April 22, 2011
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Catastrophic Flashbacks in Choman’s Escape Journey, 1988 - By Chia A. Berwari

While I am writing this article, I have noticed that previous atrocity was committed by our hostile neighborhood nations. But as history repeats itself, the only difference this time, it is in Kurdistan region, and is being committed by our own.  
Kurds have suffered a great deal of anguish and torment in the late 20th century. They were mass graved, subjected to sex trafficking, put in frontier lines during Iraqi-Iranian War, executed under Islamic iconic names, confined in dungeon, exposed to Anfal (Genocide is the appropriate term, Accordingly, Anfal is a big violation against Holly Qur’an if committed against Muslims.) …. Flashbacks are along four stanzas in Choman’s Escape Journey, 1988. Nevertheless, those flashbacks are not Nostalgic, they are highly sentimental which makes one feel sympathy toward an innocent being, who is forced to climb gigantic mountains for survival.

The voice of narrator is an individual, first person, but it can be the voice of any Kurdistani. It reflects the agony of all Kurds who went through appalling hardships at the end of the 20th century. From the very beginning the reader feels this impression “They force you to crawl, these mountains” (1.1). In this very first line, the perpetrator is indirectly identified, if not by giving their names, but one can understand that the perpetrator is the despot ruler and his ruling regime in Iraq. The despot here is void of humanity. He has become a killing machine, since the exterminator does not recognize between children, adults, and old people “Even if you are only 14” (1.2).

In the second stanza, the first two lines tell readers about the fearful journey. When people smuggle goods from one country to another, they are usually in a state of confusion. They are sure about nothing; they might be caught at any moment, either from this side of the border, or the other side. The writer wants to show us the same feelings. Since Turkish government and Iranian Government are not friendly to Kurdish nation. A clear ideal example is: in Iran they still hang people in public like Zaman Al-Jahiliyah which was much better than the current Iranian, Arabic, and Turkish world. So what a catastrophic flashback here, neither the writer, nor the readers want to be part of that past. The only objective is to speak up and introduce such flashbacks to a wider range of audiences and readers. Mules here is a symbol of power and stubbornness, and it is used in a negative way to be more expressive about being tiresome in this journey. But as the Chinese proverb says “where there is life, there is hope” in this poem, where there is journey, there is life.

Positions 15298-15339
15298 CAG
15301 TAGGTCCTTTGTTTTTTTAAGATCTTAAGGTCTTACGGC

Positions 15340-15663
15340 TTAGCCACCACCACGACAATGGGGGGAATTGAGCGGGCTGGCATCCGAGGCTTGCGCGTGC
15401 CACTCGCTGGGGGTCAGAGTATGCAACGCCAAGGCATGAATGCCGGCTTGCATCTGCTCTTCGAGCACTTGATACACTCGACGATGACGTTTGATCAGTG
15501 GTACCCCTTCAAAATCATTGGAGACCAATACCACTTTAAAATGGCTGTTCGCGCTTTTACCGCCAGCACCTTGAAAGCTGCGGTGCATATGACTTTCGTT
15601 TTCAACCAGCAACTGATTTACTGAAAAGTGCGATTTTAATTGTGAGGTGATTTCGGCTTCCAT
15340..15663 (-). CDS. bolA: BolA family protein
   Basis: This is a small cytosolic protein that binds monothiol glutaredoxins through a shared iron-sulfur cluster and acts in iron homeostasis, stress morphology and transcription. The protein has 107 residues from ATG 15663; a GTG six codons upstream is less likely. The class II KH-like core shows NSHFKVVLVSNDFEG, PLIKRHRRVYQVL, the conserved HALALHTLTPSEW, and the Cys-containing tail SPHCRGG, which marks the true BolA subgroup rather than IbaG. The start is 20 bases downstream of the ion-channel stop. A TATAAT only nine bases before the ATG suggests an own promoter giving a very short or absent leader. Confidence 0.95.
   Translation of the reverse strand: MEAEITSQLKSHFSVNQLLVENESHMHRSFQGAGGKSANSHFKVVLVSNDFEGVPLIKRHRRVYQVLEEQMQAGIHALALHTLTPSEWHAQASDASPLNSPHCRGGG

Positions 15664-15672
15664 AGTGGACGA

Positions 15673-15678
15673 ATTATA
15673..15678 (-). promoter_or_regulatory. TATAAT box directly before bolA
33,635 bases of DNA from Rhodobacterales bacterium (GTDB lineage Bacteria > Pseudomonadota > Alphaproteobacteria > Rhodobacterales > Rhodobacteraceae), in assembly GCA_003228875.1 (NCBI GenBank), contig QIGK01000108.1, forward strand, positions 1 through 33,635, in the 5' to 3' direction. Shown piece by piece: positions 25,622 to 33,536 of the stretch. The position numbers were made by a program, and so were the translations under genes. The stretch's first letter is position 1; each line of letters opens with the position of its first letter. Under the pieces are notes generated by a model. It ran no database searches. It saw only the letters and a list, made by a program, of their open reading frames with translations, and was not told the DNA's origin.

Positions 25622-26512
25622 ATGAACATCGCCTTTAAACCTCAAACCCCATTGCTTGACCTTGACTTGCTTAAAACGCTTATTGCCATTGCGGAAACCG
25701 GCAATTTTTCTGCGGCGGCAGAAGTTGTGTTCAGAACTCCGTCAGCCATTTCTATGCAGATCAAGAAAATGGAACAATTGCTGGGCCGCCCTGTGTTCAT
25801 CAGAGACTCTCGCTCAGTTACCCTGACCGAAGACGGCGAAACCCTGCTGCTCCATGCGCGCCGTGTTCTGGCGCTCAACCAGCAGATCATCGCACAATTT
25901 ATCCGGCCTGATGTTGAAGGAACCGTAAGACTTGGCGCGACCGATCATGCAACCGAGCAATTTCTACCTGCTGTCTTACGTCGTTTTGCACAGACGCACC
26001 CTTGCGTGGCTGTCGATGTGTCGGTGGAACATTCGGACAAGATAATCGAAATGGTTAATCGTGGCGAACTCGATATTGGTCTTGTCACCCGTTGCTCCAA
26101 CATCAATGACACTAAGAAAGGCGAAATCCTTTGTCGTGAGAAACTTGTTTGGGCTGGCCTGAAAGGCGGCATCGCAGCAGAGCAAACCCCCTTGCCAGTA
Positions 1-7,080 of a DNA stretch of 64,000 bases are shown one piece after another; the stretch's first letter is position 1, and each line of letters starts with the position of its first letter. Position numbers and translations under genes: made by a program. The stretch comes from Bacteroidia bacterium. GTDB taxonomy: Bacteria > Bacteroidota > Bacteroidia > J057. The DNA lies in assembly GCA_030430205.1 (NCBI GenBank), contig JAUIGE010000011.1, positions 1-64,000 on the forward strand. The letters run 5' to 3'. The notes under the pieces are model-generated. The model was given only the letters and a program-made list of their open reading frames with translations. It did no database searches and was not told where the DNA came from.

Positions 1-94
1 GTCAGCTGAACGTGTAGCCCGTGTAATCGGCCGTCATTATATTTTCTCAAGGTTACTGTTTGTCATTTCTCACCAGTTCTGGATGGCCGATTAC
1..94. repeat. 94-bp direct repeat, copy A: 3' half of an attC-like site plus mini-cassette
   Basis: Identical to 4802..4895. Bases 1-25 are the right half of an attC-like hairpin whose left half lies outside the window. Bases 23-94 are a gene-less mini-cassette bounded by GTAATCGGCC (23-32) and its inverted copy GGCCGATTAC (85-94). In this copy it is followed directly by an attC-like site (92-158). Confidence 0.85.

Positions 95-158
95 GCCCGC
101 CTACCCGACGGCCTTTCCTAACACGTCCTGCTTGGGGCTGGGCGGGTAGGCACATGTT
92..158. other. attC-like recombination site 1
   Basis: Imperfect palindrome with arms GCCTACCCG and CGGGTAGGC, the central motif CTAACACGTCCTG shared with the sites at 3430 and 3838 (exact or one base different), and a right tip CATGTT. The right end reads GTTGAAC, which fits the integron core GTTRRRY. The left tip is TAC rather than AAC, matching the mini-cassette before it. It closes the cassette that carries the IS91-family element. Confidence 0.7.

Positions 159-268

One may notice that this journey is not peaceful. From the title it is apparent for participant to take to consideration all types of terrible outcomes. Noticing the middle lines in the second stanza, it reminds me when I myself passed through an escape journey in 1991 where there were tenth of dead bodies of different animals down the way, because they couldn’t make it through such a perpendicular way. At the end of 2nd stanza, the participant in this journey reaches a point where it is safer to walk sideways than riding the mule.

The third stanza starts with “and from high up, I can see the white valley.” 3.1, the use of white color is symbolic here. It indicates that there will be a new beginning for the participants of the journey. Though, it is yet not clear how is that new beginning. Then by reading it 3rd stanza further, one will realize that authors intuitions are close to optimistic than pessimism. So the readers will realize later that white valley is meant to be snow. Snow is a symbol of purity and innocence.
But one may not forget that in general, snow symbolizes coldness in emotions and death as well. A very explicit example would be; due to the lack of good nutrition resources, bad weather conditions, barbaric attacks made by Iraqi regimes this escape journey and other journeys which Kurds made, put an end to thousands of Kurdish lives including (infants, children, young people, and old ones). Then at the end of this stanza, the author is willing to reach that snow, and is willing to listen to the rushing water. Here the readers are almost hearing the starving spirit for peace and the difficult breathing of the participant to get relaxed. Because usually rushing water gives human peace and stability.

The final stanza reiterates abusing human rights. A child usually has to have fun and enjoy his childhood. While here, it is void of all types of enjoyment. They are replaced by chemical weapons, barbaric attacks, and lack of life resources. Where peace becomes an image of a dream and stability becomes snow that covers top of mountains. But as the famous saying continues (life is tough, but I am tougher), the participant’s father has been there before, could survive and this is another survival journey for participants


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